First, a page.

OTD: Thomas Douglas pays HBC 10 schillings for 74 million acres

On today’s date in 1811, Hudson’s Bay Company (HBC) stockholder Thomas Douglas paid HBC 10 shillings for 74 million acres of land in the Red River Valley.

Douglas, who was named lord-lieutenant of Kirkcudbright, Scotland, in 1807 and elected a Fellow of the Royal Society of London in 1808, planned to use the land to settle displaced Scottish Highlanders, the first of which arrived in 1812, according to HBC Heritage.

“The Selkirk settlement not only straddled the established NWC route to the Northwest, but also encompassed a number of important NWC forts such as Esperance, Dauphin, Souris, Pembina, Gibraltar and Bas-de-la-Rivière. This immediately caused friction. Adding to this was the issue of settlement itself. At the best of times the farmer and the fur trader are poor neighbours: the success of the former usually depends on clearing the forests that support the animals sought by the latter. But in Red River these tensions were exacerbated by the presence of a unique local population—the Métis.”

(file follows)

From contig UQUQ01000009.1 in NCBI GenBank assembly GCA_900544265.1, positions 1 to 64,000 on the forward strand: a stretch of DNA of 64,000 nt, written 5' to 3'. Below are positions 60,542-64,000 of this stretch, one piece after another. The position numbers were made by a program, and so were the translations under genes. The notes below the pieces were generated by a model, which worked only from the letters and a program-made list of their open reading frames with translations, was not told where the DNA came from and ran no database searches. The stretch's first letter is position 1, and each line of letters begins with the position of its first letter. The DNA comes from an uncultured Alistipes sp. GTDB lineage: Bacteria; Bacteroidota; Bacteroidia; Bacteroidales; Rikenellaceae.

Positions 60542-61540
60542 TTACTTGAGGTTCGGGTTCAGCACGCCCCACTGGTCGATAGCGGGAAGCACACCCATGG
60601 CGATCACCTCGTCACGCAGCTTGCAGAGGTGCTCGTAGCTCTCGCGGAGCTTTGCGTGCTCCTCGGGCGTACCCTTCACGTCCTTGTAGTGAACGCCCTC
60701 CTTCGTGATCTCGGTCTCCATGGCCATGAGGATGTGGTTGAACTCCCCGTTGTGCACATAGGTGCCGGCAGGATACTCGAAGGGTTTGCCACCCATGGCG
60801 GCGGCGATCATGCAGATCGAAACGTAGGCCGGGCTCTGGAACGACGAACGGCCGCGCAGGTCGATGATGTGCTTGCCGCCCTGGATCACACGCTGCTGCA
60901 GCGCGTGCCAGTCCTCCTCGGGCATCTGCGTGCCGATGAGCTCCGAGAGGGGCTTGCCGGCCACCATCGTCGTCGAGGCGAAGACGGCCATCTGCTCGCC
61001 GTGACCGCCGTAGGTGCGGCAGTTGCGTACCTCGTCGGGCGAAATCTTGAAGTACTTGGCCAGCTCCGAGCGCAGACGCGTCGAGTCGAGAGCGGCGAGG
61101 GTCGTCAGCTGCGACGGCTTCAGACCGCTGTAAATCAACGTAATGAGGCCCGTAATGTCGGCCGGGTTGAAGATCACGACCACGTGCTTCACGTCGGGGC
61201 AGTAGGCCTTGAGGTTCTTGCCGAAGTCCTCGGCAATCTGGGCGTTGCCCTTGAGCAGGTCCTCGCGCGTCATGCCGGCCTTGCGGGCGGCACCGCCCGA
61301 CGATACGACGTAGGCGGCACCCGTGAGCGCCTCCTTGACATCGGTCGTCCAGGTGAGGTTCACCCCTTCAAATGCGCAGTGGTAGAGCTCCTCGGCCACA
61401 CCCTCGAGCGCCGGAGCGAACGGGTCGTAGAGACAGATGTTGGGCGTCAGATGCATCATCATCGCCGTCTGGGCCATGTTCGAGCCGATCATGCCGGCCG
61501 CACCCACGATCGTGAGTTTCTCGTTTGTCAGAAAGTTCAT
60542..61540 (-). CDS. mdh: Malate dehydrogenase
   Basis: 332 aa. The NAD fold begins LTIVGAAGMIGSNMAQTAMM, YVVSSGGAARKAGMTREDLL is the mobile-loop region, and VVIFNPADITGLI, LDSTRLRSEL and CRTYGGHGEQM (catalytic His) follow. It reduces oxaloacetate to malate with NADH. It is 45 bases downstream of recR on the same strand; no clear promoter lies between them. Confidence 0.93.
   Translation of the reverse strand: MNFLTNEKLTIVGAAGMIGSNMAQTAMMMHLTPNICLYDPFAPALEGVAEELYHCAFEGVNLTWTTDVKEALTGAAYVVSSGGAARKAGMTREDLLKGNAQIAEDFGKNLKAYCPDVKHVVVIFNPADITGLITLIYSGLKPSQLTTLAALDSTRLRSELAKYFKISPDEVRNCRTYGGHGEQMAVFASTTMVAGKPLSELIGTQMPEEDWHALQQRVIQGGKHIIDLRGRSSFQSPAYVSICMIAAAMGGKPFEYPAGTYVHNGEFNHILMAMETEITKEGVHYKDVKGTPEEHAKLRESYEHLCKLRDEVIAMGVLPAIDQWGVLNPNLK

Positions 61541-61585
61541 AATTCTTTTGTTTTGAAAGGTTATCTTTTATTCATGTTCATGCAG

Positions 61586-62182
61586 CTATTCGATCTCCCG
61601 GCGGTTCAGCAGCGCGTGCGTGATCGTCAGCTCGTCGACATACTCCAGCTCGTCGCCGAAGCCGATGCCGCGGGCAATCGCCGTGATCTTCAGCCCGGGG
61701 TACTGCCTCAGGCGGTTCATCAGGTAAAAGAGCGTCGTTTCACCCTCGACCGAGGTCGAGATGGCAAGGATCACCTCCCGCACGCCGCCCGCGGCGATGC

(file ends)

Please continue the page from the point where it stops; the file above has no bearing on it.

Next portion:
Lot 441 sold for $2,400 (plus buyer’s premium) versus a pre-sale estimate of $1,500-$2,200.


Several HBC tokens sold during sales hosted by New Brunswick’s Geoffrey Bell Auctions in 2017.

Bidding was active in the first session of that year’s Toronto Coin Expo Spring Sale, which offered an HBC token struck for a post established circa 1848 in Little Grand Rapids, Man., as Lot 464. It hammered down for $13,500 (plus buyer’s premium).

Another HBC token hammered for $2,400 (plus buyer’s premium) as Lot 441, nearly doubling its low estimate of $1,500.

In September 2017, Geoffrey Bell Auctions offered the final instalment of the Covered Bridge Collection.

Among the items on offer was Lot 1111, a 1690 HBC cheque.

“It is not common to see a cheque over 327 years old,” said auctioneer Brian Bell, who’s also the owner of The Coin Cabinet in Moncton, N.B. “It is certainly not common to see a cheque connected to the Hudson’s Bay Company of that age. And to think, it has a Canadian connection.”

The cheque was written by HBC banker Stephen Evans, who was elected as the company’s governor in 1692. The note was endorsed by its guarantors – all shareholders in the HBC – and payable to William Potter, the company’s accountant.

This centuries-old example brought $4,600.

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